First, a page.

If we were to show you all the weekly Lync Server PowerShell challenges and asked you, “Which of these challenges is not like the others?” there would be one obviously correct answer: Challenge No. 13. Why? Well, in each of the first 12 challenges, we had a definite answer in mind. That didn’t mean that it ours was the only possible answer, but – at least to us – there was always one answer that stood out among all the other possible answers.
Well, like we said, at least to us that was the case.
However, last week’s challenge, Challenge 13, was different. Did we have an answer in mind for Challenge 13? Yes, we did. On the other hand, we’re the first to admit that our answer was perhaps a little obscure, and that there were a whole bunch of other possible answers that were equally good (and possibly quite a bit better). And that was the whole idea of issuing a challenge like that: we were really curious to see the different answers that people came up with as well as the reasoning that caused them to come up with those answers. To us, that sounded incredibly fun, and incredibly interesting.
Well, like we said, at least to us it sounded incredibly fun, and incredibly interesting.
So was Challenge 13 incredibly fun and incredibly interesting? We’ll let you be the judge of that. First, let’s quickly review the challenge itself. Last week we presented you with the following four Lync Server PowerShell cmdlets and asked you to tell us which of these cmdlets was not like the others:
And here are some of the answers that you came up with:
Get-CsAdUser. Remember how we said that there was no obvious answer to Challenge 13? Well, we might have been wrong about that: most people who submitted an answer to this challenge suggested that the oddball in the group was Get-CsAdUser. Why? Primarily because Get-CsAdUser only returns data; it doesn’t actually do something that changes the system in any way. Stop-CsWindowsService lets you stop a Lync Server service; that’s a change. Set-CsUserAcp lets you change the audio conferencing provider settings for a user; that’s a change. New-CsServerApplication lets you create a new server application; that’s – well, you get the idea. But Get-CsAdUser? It just returns data; it doesn’t change a thing.
Johann D. also pointed out that Get-CsAdUser doesn’t have a WhatIf parameter. That’s a good point: although there might be an exception or two, none of out Get-Cs cmdlets should have a WhatIf parameter. Why not? Well, the WhatIf parameter is designed to tell you what would happen if you ran a cmdlet: it tells you exactly what would happen (for example, it might tell you which objects would be deleted in you ran the command) without actually carrying out that command (e.g., without actually deleting those objects). If a Get-Cs cmdlet had a WhatIf parameter it would tell you, “If you ran this command you would get back the following objects.” Which, of course, is the exact same information you would get if you ran the command without using the WhatIf parameter. That’s a bit silly, so the Get-Cs cmdlets aren’t supposed to have a WhatIf parameter.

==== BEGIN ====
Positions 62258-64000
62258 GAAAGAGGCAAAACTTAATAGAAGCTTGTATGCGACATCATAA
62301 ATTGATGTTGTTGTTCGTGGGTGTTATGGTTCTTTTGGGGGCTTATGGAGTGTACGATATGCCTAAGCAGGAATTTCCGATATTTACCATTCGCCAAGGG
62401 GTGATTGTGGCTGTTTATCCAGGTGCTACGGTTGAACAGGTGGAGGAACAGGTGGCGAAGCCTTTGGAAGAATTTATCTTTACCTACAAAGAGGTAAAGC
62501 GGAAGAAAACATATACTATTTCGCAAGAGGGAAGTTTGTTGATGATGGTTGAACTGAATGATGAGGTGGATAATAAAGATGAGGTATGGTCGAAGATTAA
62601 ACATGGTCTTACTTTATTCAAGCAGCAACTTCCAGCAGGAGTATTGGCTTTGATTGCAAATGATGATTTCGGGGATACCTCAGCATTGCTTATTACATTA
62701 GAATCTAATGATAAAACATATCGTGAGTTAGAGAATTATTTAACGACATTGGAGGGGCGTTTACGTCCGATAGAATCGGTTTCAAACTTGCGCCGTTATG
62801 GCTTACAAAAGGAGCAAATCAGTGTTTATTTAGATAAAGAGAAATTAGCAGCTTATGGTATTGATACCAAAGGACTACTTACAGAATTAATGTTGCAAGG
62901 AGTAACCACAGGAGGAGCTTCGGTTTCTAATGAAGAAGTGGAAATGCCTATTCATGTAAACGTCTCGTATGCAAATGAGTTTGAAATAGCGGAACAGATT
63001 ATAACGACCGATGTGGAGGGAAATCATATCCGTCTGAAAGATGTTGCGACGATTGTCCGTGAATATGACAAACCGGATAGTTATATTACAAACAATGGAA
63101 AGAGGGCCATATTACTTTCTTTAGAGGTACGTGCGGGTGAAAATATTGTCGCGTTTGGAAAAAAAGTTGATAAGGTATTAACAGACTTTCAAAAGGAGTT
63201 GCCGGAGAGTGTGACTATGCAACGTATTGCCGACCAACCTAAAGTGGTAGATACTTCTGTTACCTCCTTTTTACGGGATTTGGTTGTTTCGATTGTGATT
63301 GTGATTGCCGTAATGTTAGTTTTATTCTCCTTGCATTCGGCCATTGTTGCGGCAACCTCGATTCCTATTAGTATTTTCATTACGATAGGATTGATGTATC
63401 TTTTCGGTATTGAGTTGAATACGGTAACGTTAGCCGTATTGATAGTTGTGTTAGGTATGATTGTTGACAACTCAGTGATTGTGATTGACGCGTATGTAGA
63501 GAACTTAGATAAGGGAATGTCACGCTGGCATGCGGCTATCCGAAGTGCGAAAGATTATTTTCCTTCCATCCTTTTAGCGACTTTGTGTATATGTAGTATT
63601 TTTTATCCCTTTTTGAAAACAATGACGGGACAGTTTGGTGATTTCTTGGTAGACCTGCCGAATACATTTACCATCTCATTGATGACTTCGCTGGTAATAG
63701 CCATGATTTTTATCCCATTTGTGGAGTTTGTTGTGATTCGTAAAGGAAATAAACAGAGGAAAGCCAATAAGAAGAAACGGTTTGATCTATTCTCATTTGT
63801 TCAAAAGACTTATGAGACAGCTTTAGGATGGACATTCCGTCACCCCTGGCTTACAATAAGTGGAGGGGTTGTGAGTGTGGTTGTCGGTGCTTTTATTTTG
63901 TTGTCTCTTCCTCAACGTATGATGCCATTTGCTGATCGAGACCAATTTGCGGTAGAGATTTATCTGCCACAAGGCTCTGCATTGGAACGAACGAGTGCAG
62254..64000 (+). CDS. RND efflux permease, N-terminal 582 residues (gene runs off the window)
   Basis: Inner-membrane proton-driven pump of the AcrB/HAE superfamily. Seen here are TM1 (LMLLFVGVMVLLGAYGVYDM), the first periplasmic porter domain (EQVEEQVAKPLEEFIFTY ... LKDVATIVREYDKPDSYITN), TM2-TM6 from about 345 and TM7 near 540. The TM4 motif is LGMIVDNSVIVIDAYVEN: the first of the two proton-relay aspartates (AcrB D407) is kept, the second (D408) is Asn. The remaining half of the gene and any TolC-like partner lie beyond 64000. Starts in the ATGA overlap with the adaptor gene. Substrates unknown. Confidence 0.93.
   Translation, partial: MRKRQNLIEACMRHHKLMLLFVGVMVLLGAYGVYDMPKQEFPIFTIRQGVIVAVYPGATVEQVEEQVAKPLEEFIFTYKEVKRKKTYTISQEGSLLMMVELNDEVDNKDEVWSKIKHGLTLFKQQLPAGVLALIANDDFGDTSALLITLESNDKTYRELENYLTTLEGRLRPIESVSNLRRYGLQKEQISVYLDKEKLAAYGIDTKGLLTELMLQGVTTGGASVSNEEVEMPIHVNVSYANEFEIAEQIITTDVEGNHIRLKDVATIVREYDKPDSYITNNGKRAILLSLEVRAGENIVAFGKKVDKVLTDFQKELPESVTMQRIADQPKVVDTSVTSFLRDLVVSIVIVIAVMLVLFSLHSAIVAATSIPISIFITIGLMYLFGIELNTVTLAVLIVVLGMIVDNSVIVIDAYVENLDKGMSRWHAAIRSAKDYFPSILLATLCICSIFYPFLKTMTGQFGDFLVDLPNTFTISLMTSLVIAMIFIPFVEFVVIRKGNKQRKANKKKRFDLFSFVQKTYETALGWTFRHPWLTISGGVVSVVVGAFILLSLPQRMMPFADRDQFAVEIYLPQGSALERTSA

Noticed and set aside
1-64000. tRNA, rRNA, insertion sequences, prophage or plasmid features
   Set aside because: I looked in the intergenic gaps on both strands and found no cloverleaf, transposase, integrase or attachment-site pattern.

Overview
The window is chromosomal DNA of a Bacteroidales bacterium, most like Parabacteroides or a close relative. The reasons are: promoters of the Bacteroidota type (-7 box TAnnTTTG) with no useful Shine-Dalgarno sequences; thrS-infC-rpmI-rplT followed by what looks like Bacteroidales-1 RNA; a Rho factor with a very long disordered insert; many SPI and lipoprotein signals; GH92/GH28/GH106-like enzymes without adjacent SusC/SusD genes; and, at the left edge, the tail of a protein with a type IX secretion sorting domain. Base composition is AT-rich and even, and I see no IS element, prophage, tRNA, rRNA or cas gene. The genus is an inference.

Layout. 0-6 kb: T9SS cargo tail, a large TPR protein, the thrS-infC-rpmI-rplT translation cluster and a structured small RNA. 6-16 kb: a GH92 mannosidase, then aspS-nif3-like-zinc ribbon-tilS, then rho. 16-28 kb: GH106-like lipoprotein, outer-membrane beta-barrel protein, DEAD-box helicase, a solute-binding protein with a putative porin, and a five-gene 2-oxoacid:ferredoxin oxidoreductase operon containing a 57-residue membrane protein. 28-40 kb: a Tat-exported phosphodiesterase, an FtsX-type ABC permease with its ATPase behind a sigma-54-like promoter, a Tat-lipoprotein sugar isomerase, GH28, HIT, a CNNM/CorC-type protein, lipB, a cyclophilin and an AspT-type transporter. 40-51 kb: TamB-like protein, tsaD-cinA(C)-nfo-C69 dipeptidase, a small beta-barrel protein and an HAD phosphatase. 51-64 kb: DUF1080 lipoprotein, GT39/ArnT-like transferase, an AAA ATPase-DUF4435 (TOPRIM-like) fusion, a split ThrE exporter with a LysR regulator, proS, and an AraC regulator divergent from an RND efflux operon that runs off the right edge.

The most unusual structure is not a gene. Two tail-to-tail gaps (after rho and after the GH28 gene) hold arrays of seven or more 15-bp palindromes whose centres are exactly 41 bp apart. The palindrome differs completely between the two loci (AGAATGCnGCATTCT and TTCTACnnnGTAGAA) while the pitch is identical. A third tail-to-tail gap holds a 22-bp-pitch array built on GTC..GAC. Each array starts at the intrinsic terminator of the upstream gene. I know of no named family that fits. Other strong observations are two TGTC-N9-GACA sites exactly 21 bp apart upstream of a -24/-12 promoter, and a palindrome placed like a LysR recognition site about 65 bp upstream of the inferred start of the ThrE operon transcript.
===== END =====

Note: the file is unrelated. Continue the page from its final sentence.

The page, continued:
New-CsServerApplication. Kudos to Aleksandar N. for coming up with this answer: as he noted, New-CsServerApplication is the only one of the four cmdlets that does not accept pipelined input. We kind of wish we’d thought of that answer, too.
Set-CsUserAcp. Several people chose Set-CsUserAcp, noting that this cmdlet is really designed for Lync Online and not for the on-premises version of Lync Server. And that’s true: the CsUserAcp cmdlets are kind of useful for the on-premises version of Lync Server, but are really geared for use with Lync Online.
Yet another good answer that we never even considered.
Stop-CsWindowsService. Thomas L. wondered if we were trying to trick him with this question. The answer to that is no, we weren’t. The truth is, we’re far more likely to trick ourselves than to trick anyone else.
Be that as it may, Thomas L. chose Stop-CsWindowsService because it’s the one cmdlet in the group that does not return an object. As he pointed out, Set-CsUserAcp typically doesn’t return an object, either, but you can coerce it into doing so by tacking on the PassThru parameter. Is that the answer we came up with? Do you even have to ask?
The truth is, we had a much more mundane solution in mind: Get-CsAdUser, because it does not support the Name parameter. That one stuck out to us simply because, ideally, none of the Lync Server PowerShell cmdlets is supposed to have a Name parameter. If all things went as planned, you would be able to refer to an object by its Identity and not by its Name. As you can see, however, all things didn’t go as planned, and for many reasons, including backward compatibility and a better mesh with the Lync Server Control Panel, several cmdlets ended up with a Name parameter after all.
Well, hey, it seemed like a good answer at the time.
At any rate, thanks once again for playing along: we really did find last week’s challenge to be fun and interesting. Will this week’s challenge be more of the same? Well, there’s only one way to find out ….